Project 2012: Day 117
Legend has it that Harvard Business Professors have surveyed start-ups and small businesses over the last decade to determine what the very few that survived beyond five years had in common.
Not the CEO, Vision, Mission, Culture, Management Style, Funding, Market, or Economic Environment.
The one thing that successful start-ups had in common was the lack of a business plan.
Now that’s counter-intuitive.
I’m a firm believer in planning. But not so much in having a plan. How does that work?
The problem with a business plan for a start-up is two-fold:
- Generally the plan isn’t for you, it’s for your financier. Whether they be an investor, bank, or venture capitalist. Kind’ve like planning a wedding. It’s for the in-laws, and what really should be planned is the marriage.
- Perhaps because of point 1, the start-up business plan is full of assumptions. And sticking to the plan sets you up for certain disaster.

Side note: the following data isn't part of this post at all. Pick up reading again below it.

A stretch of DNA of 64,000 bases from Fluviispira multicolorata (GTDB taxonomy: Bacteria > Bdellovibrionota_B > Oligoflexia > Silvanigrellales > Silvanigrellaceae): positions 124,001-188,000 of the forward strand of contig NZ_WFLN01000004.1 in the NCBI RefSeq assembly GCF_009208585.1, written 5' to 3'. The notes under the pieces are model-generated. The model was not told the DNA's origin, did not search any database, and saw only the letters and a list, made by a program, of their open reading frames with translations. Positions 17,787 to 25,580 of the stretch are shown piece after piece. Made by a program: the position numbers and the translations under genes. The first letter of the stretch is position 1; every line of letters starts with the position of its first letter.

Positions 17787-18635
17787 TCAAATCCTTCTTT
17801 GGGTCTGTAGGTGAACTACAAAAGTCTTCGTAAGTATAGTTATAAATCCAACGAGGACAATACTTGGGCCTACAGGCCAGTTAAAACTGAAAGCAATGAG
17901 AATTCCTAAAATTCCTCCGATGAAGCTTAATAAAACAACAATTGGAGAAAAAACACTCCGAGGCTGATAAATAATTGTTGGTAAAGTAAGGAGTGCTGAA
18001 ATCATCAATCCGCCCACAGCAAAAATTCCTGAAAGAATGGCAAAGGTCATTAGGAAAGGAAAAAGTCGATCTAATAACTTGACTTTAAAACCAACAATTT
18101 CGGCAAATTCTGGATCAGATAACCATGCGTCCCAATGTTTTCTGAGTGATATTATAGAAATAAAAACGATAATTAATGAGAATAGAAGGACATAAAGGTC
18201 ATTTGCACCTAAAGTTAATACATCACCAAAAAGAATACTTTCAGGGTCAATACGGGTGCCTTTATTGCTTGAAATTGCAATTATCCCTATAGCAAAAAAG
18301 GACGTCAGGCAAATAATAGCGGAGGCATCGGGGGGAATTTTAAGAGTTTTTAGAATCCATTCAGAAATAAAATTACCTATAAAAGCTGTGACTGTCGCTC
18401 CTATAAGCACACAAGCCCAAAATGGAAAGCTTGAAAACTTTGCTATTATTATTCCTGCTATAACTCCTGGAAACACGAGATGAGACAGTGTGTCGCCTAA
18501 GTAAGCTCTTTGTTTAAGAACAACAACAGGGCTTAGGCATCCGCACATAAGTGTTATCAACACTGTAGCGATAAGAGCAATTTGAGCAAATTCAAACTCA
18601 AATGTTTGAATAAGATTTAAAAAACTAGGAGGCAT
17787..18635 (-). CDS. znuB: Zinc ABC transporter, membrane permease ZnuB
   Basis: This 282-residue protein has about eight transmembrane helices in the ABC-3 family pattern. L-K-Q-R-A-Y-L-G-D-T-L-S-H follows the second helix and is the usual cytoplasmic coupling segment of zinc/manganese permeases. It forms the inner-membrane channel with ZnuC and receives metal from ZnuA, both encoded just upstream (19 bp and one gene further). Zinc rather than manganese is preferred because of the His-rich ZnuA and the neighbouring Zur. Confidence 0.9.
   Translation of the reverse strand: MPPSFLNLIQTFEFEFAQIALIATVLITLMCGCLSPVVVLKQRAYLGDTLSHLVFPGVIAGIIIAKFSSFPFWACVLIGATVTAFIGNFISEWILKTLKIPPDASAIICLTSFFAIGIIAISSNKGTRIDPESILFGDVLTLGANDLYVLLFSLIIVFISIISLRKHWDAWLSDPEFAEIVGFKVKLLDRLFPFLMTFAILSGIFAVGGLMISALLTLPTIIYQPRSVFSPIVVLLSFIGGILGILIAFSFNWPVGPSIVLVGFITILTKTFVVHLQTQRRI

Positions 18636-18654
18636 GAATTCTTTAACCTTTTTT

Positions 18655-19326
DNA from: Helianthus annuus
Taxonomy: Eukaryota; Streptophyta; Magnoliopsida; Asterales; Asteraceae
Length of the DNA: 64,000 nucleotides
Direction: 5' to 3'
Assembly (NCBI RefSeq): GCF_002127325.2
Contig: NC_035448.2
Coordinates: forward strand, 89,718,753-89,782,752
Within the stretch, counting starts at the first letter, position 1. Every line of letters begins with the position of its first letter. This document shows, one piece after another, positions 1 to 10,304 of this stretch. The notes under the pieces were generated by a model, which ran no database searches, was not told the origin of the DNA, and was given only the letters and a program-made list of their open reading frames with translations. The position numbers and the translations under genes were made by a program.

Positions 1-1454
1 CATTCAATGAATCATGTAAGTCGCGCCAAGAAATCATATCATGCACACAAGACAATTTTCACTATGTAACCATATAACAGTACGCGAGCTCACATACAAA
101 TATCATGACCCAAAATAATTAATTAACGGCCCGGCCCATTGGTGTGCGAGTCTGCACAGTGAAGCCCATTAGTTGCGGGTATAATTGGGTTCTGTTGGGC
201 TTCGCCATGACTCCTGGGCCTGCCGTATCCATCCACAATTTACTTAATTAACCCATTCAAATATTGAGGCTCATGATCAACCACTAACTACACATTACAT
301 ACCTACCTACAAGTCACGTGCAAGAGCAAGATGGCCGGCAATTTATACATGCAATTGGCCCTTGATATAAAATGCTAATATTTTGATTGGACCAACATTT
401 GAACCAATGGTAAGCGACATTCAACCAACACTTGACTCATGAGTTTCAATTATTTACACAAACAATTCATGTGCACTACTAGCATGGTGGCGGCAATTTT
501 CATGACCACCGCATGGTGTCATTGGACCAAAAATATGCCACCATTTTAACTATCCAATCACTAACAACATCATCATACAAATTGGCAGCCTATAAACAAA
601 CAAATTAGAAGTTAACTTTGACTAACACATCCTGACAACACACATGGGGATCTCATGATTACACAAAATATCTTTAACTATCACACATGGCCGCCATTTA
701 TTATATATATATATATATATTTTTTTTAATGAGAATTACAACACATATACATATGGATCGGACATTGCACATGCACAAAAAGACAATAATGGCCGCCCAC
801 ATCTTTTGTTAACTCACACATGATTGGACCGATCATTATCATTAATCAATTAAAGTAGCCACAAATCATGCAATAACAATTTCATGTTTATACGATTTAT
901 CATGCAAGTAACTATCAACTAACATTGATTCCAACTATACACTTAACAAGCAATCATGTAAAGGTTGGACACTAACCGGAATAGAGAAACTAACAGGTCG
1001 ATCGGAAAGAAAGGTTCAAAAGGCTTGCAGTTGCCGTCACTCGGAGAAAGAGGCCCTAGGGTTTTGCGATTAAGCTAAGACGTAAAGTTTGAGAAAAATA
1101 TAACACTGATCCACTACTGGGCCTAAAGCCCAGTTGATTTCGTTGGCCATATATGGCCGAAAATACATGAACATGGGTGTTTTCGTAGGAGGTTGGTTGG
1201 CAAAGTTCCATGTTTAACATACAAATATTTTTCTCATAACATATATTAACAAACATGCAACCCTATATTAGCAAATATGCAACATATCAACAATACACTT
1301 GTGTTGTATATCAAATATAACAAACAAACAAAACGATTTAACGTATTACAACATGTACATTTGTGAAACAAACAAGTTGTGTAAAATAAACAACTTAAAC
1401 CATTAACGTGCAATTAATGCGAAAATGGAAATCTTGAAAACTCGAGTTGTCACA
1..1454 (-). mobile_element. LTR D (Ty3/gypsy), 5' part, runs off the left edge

You do, however, need to plan. Again, a bit like a marriage. You probably don’t have a marriage plan but if you’re committing to a life with someone else, you do want to plan. Where you’ll live, whether or not to have kids, how many, who and how you’ll manage your finances, how you’ll deal with arguments, poverty, sickness etc.
A quick search on the Net will elicit a number of “one page business plans.” Use these as a template for sure, but remember everything you put in Excel before you start your business needs to be validated in your Accounting software once you start.
Customers don’t care about milestones. Just product.